Much-anticipated meeting

Mr Trump and his entourage arrived at the Vatican just before 08:30, in a meeting that was arranged at the last minute.

The US president was greeted by Archbishop Georg Ganswein, the head of the papal household, and escorted by the Swiss Guard to the offices of Pope Francis.

Correspondents say Mr Trump seemed subdued during their initial meeting, while Pope Francis was not as jovial as he sometimes is with world leaders.

The two men appeared much more relaxed at the end of their 30-minute private meeting.

The Vatican said later that they shared a commitment to “life, and freedom of worship and conscience” and expressed hope that they can collaborate “in service to the people in the fields of healthcare, education and assistance to migrants”.

On international affairs, their “exchange of views” covered the “promotion of peace in the world through political negotiation and interreligious dialogue”, and highlighted the need to protect Christian communities in the Middle East.

After the meeting, they exchanged gifts. Mr Trump gave the Pope a boxed set of writings by the civil rights leader Martin Luther King.

The Pope gave Mr Trump a signed copy of a message he delivered for World Peace Day, along with some of his writings about the need to protect the environment.

He also presented him with a small sculptured olive tree, telling Mr Trump through an interpreter: “It is my desire that you become an olive tree to construct peace”.

Mr Trump responded by saying: “We can use some peace.” He also said he would read the texts the Pope gave him.

Mr Trump also met Italy’s president and prime minister while in Rome.


Seeking common ground – analysis by the BBC’s Jon Sopel, Rome

Ever so slowly and flanked by the Swiss Guard the leader of the world’s pre-eminent superpower walked through the Vatican to meet the leader of one of the world’s pre-eminent religions.

And were there ever two more different people? Pope Francis with just the merest hint of a smile; President Trump beaming. They sat across from each other in the pontiff’s study as though one was going for a job interview.

During the election campaign, when Pope Francis visited the US-Mexico border he said that people who choose to build walls and not bridges weren’t Christian. Donald Trump said those comments were disgraceful.

And in February, just after Donald Trump had tried to introduce his travel ban from six mainly Muslim countries and suspended the refugee programme, the Pope tweeted: “How often in the Bible the Lord asks us to welcome migrants and foreigners, reminding us that we too are foreigners!”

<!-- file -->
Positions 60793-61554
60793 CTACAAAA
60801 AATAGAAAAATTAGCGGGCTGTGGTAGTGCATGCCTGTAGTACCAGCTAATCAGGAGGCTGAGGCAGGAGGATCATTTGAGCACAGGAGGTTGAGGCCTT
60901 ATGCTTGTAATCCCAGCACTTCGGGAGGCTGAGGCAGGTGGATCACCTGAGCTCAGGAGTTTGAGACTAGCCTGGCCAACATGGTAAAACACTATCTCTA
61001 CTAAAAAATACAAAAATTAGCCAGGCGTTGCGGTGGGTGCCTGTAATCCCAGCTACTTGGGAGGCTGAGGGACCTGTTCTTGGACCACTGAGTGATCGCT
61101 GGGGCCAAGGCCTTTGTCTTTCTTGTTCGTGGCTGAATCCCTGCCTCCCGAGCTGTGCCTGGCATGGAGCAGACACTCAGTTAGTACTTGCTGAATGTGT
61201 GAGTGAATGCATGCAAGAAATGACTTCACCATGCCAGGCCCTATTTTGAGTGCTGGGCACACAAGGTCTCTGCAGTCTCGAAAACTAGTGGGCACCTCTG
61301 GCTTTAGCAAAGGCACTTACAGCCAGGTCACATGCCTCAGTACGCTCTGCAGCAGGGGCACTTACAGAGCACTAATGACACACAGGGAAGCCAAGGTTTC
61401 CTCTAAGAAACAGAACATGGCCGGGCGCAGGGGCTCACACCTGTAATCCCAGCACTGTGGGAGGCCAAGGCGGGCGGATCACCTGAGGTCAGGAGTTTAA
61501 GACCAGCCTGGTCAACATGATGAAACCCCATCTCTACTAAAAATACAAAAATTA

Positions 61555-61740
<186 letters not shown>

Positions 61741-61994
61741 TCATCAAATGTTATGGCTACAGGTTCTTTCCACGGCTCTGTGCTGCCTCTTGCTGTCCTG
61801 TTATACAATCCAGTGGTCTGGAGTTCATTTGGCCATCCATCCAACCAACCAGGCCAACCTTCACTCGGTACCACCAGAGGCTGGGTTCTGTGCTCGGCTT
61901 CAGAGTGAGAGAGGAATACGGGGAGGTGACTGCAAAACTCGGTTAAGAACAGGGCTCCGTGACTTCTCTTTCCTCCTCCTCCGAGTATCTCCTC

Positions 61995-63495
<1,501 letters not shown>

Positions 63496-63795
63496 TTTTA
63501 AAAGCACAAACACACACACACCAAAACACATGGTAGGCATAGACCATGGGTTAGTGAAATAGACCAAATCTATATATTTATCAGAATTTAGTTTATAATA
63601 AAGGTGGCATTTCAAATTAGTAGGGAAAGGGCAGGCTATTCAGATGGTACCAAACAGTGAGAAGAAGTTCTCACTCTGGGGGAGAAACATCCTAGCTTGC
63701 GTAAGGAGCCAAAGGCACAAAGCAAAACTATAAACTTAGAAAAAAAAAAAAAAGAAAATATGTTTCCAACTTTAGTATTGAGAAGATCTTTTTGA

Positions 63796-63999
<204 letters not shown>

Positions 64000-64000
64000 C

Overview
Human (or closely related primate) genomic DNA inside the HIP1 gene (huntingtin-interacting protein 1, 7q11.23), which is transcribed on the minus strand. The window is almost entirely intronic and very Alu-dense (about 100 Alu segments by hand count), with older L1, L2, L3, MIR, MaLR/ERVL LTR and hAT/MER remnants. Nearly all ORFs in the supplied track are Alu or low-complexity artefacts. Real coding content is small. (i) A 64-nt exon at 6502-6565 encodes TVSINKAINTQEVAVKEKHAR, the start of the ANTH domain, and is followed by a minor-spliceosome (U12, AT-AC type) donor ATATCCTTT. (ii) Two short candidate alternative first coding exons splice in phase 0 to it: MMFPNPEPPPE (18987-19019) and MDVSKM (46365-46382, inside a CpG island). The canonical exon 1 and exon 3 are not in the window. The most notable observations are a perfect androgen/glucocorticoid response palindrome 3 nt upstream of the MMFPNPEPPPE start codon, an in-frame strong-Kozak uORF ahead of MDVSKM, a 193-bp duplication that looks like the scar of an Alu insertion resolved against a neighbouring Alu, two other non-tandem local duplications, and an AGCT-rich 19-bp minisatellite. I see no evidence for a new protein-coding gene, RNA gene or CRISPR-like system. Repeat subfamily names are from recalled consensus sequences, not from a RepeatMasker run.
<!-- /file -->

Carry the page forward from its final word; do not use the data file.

The normal mantra when two world leaders meet is to say “there is more that unites us than divides us”. Almost certainly true. But there are real differences as well.


And the entourage?

Mr Trump was joined not only by his wife, daughter and son-in-law but also Secretary of State Rex Tillerson and National Security Adviser HR McMaster.

Both Melania and Ivanka Trump were dressed in black with their heads partially covered, in keeping with a traditional Vatican protocol that is no longer expected to be rigorously observed.

Melania, a Catholic, asked the Pope to bless her rosary beads.

In a light-hearted exchange, Pope Francis asked her what she gave her husband to eat. It was initially thought he had suggested “pizza” to her, but in fact he said potica, which is a cake from Mrs Trump’s home country of Slovenia. She laughed in response, and agreed with him.

Ivanka and Melania Trump at the VaticanImage copyrightEPA

What next for Mr Trump’s trip?

This is Mr Trump’s first visit to Europe since taking office in January.

Security has been stepped up across Rome, with the areas around the Vatican City, the Italian presidential palace and the American ambassador’s residence, where Mr Trump is staying, temporarily closed to traffic.

Despite the heavy police presence, about 100 anti-Trump protesters held a rally in one of Rome’s squares on Tuesday evening.

Significant protests are also expected in Brussels where he will meet EU and Nato officials.

This visit will be about damage limitation with the fervent hope of establishing some kind of transatlantic chemistry, the BBC’s Europe editor Katya Adler says.

She adds that the tone in Brussels has gone from off-the-record sneering when the erratic and unpredictable Mr Trump first won the November elections, to outright concern now that the implications of his presidency have begun to sink in.

Donald Trump, Pope Francis Meet, Vow to Fight for ‘Life, Freedom of Worship’

The Christian Post

President Donald Trump and Roman Catholic Church leader Pope Francis met on Wednesday at the Vatican where they spoke for 30 minutes in private, and vowed to fight together for life, peace, and freedom of worship.

“Honor of a lifetime to meet His Holiness Pope Francis. I leave the Vatican more determined than ever to pursue PEACE in our world,” Trump posted on Twitter following the meeting.

BBC News reported that the two world leaders held a 30-minute private meeting, with the Vatican later explaining that they talked about their shared commitment to “life, freedom of worship, and conscience,” and expressed hope that they can collaborate “in service to the people in the fields of healthcare, education and assistance to migrants.”

They also reportedly talked about the “promotion of peace in the world through political negotiation and interreligious dialogue,” along with the need to protect Christian communities in the Middle East, which are suffering at the hands of Islamic extremists. Continue reading

‘I won’t forget what you said,’ Trump tells pope after meeting at Vatican

Gerald O’Connell
America Magazine